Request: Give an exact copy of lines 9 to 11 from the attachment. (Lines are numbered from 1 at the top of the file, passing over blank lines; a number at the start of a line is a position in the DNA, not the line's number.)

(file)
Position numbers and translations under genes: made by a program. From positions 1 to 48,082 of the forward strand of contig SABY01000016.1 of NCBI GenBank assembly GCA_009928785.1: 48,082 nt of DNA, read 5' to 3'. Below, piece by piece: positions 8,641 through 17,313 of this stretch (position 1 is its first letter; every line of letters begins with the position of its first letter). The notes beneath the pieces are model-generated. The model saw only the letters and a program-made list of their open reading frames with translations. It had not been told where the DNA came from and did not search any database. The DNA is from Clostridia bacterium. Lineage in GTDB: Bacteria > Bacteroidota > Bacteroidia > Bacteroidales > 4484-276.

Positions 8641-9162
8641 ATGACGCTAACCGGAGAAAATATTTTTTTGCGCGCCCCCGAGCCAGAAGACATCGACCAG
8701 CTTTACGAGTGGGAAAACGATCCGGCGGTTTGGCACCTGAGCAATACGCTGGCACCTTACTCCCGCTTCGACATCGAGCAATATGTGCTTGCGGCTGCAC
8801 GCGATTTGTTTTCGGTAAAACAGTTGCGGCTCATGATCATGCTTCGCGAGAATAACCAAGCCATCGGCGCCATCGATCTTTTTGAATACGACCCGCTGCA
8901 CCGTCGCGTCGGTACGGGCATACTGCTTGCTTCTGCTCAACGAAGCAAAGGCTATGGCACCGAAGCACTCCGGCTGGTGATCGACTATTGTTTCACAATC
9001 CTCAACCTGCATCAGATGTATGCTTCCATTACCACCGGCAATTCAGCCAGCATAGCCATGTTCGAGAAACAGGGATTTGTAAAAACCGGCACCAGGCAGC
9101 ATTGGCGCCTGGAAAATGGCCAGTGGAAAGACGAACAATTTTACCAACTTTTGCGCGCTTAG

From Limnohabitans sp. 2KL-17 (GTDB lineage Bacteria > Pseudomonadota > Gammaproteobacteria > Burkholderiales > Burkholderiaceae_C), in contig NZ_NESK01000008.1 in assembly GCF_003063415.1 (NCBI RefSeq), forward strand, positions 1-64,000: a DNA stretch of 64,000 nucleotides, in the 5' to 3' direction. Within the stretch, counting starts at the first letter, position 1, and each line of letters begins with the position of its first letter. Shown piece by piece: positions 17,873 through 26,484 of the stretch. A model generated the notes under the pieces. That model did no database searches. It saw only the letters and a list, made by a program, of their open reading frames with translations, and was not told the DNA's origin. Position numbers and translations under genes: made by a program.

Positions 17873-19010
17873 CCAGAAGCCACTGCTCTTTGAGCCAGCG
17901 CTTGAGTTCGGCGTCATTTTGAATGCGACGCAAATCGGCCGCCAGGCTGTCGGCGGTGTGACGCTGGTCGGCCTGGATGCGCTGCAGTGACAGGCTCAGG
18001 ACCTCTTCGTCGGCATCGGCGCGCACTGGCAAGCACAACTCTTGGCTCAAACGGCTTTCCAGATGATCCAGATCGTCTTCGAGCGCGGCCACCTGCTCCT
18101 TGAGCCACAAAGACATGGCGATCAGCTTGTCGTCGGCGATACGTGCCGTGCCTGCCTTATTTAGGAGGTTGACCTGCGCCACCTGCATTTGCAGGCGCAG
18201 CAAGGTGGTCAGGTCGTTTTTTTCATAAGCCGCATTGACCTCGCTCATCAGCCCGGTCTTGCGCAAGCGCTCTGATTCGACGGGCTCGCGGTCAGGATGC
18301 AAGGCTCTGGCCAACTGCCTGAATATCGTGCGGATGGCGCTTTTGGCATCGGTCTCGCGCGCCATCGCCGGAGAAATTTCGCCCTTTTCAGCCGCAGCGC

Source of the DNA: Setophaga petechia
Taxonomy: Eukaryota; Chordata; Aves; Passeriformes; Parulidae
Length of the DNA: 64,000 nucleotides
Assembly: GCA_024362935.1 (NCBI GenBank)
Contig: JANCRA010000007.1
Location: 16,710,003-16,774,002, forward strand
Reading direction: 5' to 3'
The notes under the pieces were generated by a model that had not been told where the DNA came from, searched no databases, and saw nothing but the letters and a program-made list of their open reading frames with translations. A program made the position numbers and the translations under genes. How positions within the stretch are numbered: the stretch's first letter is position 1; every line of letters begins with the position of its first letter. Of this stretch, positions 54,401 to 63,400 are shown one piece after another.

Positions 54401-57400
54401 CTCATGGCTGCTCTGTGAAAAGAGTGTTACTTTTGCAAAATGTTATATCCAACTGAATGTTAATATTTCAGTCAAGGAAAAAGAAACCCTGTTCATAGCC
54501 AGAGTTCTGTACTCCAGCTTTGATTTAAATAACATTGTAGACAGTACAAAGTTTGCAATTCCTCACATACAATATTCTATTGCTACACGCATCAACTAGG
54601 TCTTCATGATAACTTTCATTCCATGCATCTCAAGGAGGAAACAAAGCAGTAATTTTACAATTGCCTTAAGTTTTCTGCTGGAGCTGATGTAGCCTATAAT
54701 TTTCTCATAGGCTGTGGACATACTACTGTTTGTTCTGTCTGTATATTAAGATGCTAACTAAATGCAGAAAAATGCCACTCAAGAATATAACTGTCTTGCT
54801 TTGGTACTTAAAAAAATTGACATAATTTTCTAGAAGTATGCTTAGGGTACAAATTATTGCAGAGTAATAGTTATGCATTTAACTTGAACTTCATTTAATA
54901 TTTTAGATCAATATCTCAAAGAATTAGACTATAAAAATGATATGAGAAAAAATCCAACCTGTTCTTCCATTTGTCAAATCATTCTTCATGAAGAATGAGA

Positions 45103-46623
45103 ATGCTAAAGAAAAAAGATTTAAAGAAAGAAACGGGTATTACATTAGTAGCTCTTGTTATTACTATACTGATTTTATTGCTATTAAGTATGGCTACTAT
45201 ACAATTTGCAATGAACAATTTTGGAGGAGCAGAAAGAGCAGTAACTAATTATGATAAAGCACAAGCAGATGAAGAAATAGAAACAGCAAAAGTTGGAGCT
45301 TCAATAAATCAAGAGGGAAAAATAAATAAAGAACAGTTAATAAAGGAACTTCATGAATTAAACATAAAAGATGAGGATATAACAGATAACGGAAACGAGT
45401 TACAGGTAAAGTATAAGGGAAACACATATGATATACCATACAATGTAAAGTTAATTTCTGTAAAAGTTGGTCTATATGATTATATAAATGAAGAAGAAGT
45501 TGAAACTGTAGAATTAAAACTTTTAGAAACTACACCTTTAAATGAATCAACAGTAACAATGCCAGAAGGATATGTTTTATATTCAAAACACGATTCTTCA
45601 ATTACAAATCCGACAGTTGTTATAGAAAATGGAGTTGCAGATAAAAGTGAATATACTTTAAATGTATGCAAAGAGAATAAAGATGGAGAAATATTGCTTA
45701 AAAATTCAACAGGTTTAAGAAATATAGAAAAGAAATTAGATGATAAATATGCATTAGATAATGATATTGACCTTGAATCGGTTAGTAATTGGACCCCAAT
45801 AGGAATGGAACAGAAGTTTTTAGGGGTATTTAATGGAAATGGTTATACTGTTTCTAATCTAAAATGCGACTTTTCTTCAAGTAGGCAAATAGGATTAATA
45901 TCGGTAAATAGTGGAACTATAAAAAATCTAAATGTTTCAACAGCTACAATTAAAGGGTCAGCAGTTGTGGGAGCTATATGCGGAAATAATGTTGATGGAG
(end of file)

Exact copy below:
From Limnohabitans sp. 2KL-17 (GTDB lineage Bacteria > Pseudomonadota > Gammaproteobacteria > Burkholderiales > Burkholderiaceae_C), in contig NZ_NESK01000008.1 in assembly GCF_003063415.1 (NCBI RefSeq), forward strand, positions 1-64,000: a DNA stretch of 64,000 nucleotides, in the 5' to 3' direction. Within the stretch, counting starts at the first letter, position 1, and each line of letters begins with the position of its first letter. Shown piece by piece: positions 17,873 through 26,484 of the stretch. A model generated the notes under the pieces. That model did no database searches. It saw only the letters and a list, made by a program, of their open reading frames with translations, and was not told the DNA's origin. Position numbers and translations under genes: made by a program.

Positions 17873-19010
17873 CCAGAAGCCACTGCTCTTTGAGCCAGCG